New insights on psychopathic traits in youth: Assessment, profiling and treatment

New insights on psychopathic traits in youth: Assessment, profiling and treatment

New insights on psychopathic traits in youth: Assessment, profiling and treatment

Symposium95Diana Ribeiro da Silva, University of Coimbra, Portugal; Daniel Rijo, University of Coimbra, Portugal

Room 2CWed 14:00 - 15:30

Research in adults has described different profiles of psychopathy in an attempt to delineate similarities and differences among constellations of psychopathic traits. Although such research in adolescents is limited, it is crucial as it can increase our understanding of youth psychopathic profiles and their associated risk/protective factors and etiology, as well as inform the development of tailored youth interventions. To assess these traits, the first presentation presents a new Flemish version of the Elemental Psychopathy Assessment (SF). The second presentation uses a person-centered approach to delineate different profiles in terms of delinquent behavior, internalizing symptoms, substance use and victimization, also arguing that these profiles might be related to different etiological precursors. The third presentation corroborates on this and reveals that psychopathic profiles indeed differed on evolutionary variables, highlighting their importance for treatment. The final presentation then specifically focuses on treatment, showing evidence for a new program for youth psychopathic traits.

Presentation 1: How different psychopathic severity profiles of forensic male youth differ on evolutionary relevant variables.

A new wave of research is interested in understanding how psychopathy could be seen as a useful heritage for people who have been raised in harsh rearing environments. Although some research using variable-centered methods already tested this hypothesis, to the best of our knowledge, there is a lack of person-centered approaches to compare how different psychopathic severity profiles differ on evolutionary relevant variables. This study aimed to contribute to a better understanding of psychopathy within an evolutionary framework. A latent profile analysis (LPA) based on the three-factor model of the Youth Psychopathic Traits Inventory-Short (YPI-S) was performed with a forensic sample of 459 male adolescents. Significant mean differences on evolutionary relevant variables across profiles were also tested using the modified BCH and the DCAT methods. Results revealed the existence of three psychopathic severity profiles: a low psychopathic traits profile, an average psychopathic traits, and a high psychopathic traits profile. The psychopathic profiles differed on evolutionary relevant variables including early warmth and safeness experiences, traumatic shameful experiences, shame, shame coping strategies, and subclinical paranoid ideation. Results are discussed within an evolutionary framework, highlighting the importance of considering evolutionary variables in the conceptualization and treatment of youth with conduct problems.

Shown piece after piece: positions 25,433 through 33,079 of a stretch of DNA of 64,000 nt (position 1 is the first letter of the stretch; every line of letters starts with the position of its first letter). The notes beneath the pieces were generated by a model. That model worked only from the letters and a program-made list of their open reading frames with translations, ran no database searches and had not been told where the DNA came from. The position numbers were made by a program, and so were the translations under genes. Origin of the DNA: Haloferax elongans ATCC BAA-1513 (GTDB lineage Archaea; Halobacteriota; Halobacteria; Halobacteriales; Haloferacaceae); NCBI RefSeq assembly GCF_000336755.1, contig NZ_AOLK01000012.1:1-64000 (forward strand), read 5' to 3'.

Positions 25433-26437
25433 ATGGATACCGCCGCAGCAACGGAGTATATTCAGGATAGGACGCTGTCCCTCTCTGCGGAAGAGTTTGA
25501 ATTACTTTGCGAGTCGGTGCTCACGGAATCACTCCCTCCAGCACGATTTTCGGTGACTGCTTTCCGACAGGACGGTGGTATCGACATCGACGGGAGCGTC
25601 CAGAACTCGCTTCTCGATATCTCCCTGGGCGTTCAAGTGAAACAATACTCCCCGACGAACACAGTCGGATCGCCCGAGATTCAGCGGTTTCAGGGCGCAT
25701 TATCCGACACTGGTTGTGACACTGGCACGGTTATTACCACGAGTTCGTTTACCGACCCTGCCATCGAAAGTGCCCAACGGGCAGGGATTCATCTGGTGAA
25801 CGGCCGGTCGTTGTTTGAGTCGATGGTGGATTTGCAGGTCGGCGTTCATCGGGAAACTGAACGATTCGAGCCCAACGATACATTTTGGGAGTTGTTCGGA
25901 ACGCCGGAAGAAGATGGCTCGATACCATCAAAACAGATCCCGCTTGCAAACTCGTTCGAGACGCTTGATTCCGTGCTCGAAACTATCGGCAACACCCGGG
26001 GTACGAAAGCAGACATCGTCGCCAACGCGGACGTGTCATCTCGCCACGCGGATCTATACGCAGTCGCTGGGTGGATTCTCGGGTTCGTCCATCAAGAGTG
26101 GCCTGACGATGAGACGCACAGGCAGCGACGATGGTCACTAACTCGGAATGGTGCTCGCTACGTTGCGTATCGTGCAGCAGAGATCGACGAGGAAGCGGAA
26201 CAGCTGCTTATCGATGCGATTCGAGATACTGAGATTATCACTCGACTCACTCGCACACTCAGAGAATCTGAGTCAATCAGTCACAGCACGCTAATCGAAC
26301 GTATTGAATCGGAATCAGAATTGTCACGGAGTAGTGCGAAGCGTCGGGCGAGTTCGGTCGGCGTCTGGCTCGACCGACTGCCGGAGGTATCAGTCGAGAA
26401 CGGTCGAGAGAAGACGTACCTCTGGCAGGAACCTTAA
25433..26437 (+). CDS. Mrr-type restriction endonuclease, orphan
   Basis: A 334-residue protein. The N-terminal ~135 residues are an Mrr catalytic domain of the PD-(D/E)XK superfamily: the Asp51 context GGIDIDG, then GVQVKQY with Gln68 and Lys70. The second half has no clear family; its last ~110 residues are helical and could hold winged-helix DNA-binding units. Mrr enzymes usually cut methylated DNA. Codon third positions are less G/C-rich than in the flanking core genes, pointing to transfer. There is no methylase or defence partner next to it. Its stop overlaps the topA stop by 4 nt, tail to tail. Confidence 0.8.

Presentation 2: Changeability of psychopathic traits and disruptive behavior in a juvenile detainee after the PSYCHOPATHY.COMP program
There is a long debate whether psychopathic traits are treatable or not. However, there are few studies focused on the treatment of psychopathic traits, especially in samples of young offenders. More problematic, is the absence of intervention programs specifically tailored to the intervention needs of young offenders with psychopathic traits. To overcome this gap in the literature and gathering theoretical, empirical, and clinical practice insights, a research team developed the PSYCHOPATHY.COMP, which is a 20-session individual intervention program based on Compassion Focused Therapy (an evolutionary based approach) that was specifically designed to reduce psychopathic traits and antisocial behavior among young offenders by developing a compassionate motivation in these youth. This clinical case study presents the treatment process of a juvenile detainee with Conduct Disorder (severe, childhood-onset type), a high psychopathic profile, and a very high risk for criminal recidivism using the PSYCHOPATHY.COMP program. The treatment outcome data showed a significant reduction in psychopathic traits and disruptive behavior in this youth. The treatment gains were maintained increased over time (3 months after program completion). This clinical case study demonstrates the feasibility and efficacy of the PSYCHOPATHY.COMP program in reducing psychopathic traits and disruptive behavior in a juvenile detainee.

Assessment and treatment of young and/or adolescent offenders
psychopathic traits
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